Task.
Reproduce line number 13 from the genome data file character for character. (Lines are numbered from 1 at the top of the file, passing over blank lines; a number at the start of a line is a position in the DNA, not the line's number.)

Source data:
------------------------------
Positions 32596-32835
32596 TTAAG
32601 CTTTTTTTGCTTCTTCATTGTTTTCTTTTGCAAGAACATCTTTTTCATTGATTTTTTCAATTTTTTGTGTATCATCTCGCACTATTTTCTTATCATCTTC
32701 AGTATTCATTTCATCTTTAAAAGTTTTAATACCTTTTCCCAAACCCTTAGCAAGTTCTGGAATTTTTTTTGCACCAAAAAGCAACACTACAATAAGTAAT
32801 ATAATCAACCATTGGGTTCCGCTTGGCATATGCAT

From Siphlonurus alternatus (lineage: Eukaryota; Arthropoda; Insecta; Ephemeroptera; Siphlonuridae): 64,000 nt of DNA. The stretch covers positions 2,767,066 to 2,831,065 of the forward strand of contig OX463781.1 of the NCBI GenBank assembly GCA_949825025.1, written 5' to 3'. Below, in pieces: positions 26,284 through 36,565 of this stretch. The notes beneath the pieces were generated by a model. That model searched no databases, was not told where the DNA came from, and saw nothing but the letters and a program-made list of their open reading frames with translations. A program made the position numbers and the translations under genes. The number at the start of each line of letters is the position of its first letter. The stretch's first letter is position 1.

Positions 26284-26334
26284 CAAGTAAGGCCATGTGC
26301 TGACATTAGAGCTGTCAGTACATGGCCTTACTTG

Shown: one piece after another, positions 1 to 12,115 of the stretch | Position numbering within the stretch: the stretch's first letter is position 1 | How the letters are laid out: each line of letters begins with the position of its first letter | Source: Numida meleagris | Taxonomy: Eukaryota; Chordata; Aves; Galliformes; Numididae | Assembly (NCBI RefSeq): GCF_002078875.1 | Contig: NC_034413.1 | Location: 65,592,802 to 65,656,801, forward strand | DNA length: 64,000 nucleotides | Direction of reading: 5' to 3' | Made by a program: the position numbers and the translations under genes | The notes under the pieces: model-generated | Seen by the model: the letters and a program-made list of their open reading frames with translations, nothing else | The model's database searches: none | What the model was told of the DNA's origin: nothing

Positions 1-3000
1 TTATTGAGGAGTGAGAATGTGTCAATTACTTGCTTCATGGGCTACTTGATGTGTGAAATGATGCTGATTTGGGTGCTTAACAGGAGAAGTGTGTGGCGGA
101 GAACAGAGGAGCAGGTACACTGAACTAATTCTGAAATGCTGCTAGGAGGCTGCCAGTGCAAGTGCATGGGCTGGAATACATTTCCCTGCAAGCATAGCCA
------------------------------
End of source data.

101 GAACAGAGGAGCAGGTACACTGAACTAATTCTGAAATGCTGCTAGGAGGCTGCCAGTGCAAGTGCATGGGCTGGAATACATTTCCCTGCAAGCATAGCCA